After a late Friday quiz night at the Marriott with our Uk friends before they returned home, we got up at 5:30am on a foggy (yes foggy!) Bangalore morning to head to the airport. Narayan (our driver) must have been tired too as he would have got home later and up earlier than us – but you couldn’t tell. His cheery greeting hid any tiredness.
On the way to the airport the fog got thicker and Zahra declared it a real pea souper – she wasn’t wrong and it didn’t bode well for the flight. Sure enough we were told the flight was delayed for over an hour. Not too bad we thought. Then it got delayed again, and again, and again. To add to the confusion, the gate number kept changing and Air India staff changed gates at one point and told passengers the wrong gate number. People were walking backwards and forwards all over the airport with their luggage. On the final gate change irate passengers started yelling at security and surrounding them. Rez and I stood back watching, slightly amused – like they could do anything about it – but also slightly nervous, they have guns here and you don’t want to mess them around!
After a 4 hour delay we were on our way and arrived in Hyderabad an hour later. The airport in Hyderabad is lovely – better than Bangalore and Goa. (Perhaps a blog post for another day about the airports and the multiple security checks you have to go through – entering the airport, check in, usual security check, boarding and getting on the plane.)
As we exited the airport with our bags I spotted Sunny and Finny immediately then Bujji. Big smiles as they ran to greet us. We were excited and nervous – we had never met Bujji (or her boys) although we have known them as a family since 1988. Proper snail mail letters and cards, the occasional long distance phone call but more recently via Facebook, Messenger and video messages. Social media really has made the world a smaller place.
Lots of sightseeing from the cab on the hour journey to the apartment. The roads are a lot better here than in Bangalore and the traffic is much lighter. We also ate lots of rose cakes that Bujji had made. They’re delicious.
We were somewhat of a curiosity with the children when we arrived. We settled quickly and chatted and ate the most delicious lunch cooked by Bujji. The prawn curry in particular was delicious.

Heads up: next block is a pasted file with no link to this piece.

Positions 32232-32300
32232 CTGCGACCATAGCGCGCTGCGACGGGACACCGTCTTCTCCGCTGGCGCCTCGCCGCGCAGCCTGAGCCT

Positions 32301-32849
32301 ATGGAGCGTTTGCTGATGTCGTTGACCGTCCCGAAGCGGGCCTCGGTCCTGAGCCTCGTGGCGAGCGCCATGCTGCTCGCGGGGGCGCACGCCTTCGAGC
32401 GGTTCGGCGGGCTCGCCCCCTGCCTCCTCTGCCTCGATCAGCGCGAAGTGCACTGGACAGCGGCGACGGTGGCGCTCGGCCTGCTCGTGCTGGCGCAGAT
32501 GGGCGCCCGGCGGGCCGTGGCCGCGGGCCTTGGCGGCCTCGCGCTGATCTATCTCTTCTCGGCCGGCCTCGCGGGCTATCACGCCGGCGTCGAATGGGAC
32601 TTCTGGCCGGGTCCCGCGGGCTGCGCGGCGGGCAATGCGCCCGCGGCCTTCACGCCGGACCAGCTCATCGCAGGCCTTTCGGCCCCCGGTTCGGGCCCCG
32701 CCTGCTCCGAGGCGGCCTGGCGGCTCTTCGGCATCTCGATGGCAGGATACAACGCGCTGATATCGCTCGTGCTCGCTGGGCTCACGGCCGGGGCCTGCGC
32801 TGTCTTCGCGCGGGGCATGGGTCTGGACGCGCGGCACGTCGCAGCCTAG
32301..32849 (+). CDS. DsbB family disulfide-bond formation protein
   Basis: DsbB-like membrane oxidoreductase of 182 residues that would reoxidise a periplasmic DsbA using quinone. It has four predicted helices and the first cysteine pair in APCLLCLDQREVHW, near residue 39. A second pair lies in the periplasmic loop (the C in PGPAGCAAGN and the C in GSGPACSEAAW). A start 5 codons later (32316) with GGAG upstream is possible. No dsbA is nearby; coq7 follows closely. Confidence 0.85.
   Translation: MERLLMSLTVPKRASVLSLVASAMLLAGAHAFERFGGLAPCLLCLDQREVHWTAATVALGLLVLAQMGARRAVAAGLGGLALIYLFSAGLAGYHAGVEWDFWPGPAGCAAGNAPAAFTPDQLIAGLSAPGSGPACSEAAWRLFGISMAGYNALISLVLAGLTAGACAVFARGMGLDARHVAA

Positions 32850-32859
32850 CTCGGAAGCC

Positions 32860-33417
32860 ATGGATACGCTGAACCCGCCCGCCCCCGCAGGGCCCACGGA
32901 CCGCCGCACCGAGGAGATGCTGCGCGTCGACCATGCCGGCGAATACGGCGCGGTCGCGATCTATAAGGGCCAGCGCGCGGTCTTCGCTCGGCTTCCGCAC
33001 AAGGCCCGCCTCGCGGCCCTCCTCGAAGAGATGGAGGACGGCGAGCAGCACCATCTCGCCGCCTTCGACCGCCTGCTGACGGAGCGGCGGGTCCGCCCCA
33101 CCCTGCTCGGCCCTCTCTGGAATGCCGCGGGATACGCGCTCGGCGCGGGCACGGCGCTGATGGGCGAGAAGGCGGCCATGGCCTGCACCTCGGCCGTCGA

After a nap (we were all shattered by the long delay) we headed out to a mall and Zahra enjoyed playing some games in the arcade as well as air hockey with both Sunny and Finny. Zahra had a go on the climbing wall , barefoot. She got about half way up before the pain got to her and she dropped off. Not a bad effort though. Of course there was the obligatory ice cream too.
On Sunday we woke too late for the (really early!) church service – as we were clearly still tired. After a delicious doughnut (Indian style) breakfast we headed out to Golconda (the round fort). The entry fee was cheap (£1) but not as cheap as it was for locals (5p). I’ve since discovered that the entry price has been static for at least 12 years – someone is missing a trick by not increasing it in line with inflation.
Golconda derives its name from the Telegu words “Golla Konda” which means shepherd’s hill. It’s a massive ruined fort with a three tiered fortification protected by a moat. There are 8 entrance gates, a citadel, armouries, reservoirs, mosques, township, clapping tower, mortuary, bath, guard lines, offices and a jail amongst other things.
The Taramati Mosque was the most impressive mosque inside Golconda. Unfortunately there was no public access to the mosque itself but we could admire the Qutb Shahi architecture from the outside. It has 3 arches with the central being larger than the rest. The parapet wall has a Chhajja of the Hindu architectural pattern and is embellished with square openings.
We headed off to a mall for lunch and then Zahra spotted the ‘Dolphin Race’ which of course we had to try. It was such a laugh.